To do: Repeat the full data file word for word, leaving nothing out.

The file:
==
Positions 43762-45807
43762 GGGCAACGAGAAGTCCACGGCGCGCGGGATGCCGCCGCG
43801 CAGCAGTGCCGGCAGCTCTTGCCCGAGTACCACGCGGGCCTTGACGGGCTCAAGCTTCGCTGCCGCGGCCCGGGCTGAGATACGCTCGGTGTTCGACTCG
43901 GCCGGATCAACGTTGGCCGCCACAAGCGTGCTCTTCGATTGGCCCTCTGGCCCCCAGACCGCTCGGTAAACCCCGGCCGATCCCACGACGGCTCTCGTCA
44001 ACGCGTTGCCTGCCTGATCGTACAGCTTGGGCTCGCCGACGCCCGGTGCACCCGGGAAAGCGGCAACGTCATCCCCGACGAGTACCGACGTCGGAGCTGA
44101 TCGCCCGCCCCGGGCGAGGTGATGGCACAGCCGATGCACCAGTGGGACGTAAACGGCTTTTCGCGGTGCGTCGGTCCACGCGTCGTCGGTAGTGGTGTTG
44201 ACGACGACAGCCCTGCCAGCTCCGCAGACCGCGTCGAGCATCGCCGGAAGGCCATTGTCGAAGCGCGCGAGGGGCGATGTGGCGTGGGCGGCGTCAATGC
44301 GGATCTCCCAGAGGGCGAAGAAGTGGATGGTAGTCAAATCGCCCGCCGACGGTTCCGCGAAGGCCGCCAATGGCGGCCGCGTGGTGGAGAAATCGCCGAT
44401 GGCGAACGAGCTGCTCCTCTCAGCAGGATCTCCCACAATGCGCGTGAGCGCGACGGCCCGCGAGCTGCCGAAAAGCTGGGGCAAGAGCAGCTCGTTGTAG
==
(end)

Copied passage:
Positions 43762-45807
43762 GGGCAACGAGAAGTCCACGGCGCGCGGGATGCCGCCGCG
43801 CAGCAGTGCCGGCAGCTCTTGCCCGAGTACCACGCGGGCCTTGACGGGCTCAAGCTTCGCTGCCGCGGCCCGGGCTGAGATACGCTCGGTGTTCGACTCG
43901 GCCGGATCAACGTTGGCCGCCACAAGCGTGCTCTTCGATTGGCCCTCTGGCCCCCAGACCGCTCGGTAAACCCCGGCCGATCCCACGACGGCTCTCGTCA
44001 ACGCGTTGCCTGCCTGATCGTACAGCTTGGGCTCGCCGACGCCCGGTGCACCCGGGAAAGCGGCAACGTCATCCCCGACGAGTACCGACGTCGGAGCTGA
44101 TCGCCCGCCCCGGGCGAGGTGATGGCACAGCCGATGCACCAGTGGGACGTAAACGGCTTTTCGCGGTGCGTCGGTCCACGCGTCGTCGGTAGTGGTGTTG
44201 ACGACGACAGCCCTGCCAGCTCCGCAGACCGCGTCGAGCATCGCCGGAAGGCCATTGTCGAAGCGCGCGAGGGGCGATGTGGCGTGGGCGGCGTCAATGC
44301 GGATCTCCCAGAGGGCGAAGAAGTGGATGGTAGTCAAATCGCCCGCCGACGGTTCCGCGAAGGCCGCCAATGGCGGCCGCGTGGTGGAGAAATCGCCGAT
44401 GGCGAACGAGCTGCTCCTCTCAGCAGGATCTCCCACAATGCGCGTGAGCGCGACGGCCCGCGAGCTGCCGAAAAGCTGGGGCAAGAGCAGCTCGTTGTAG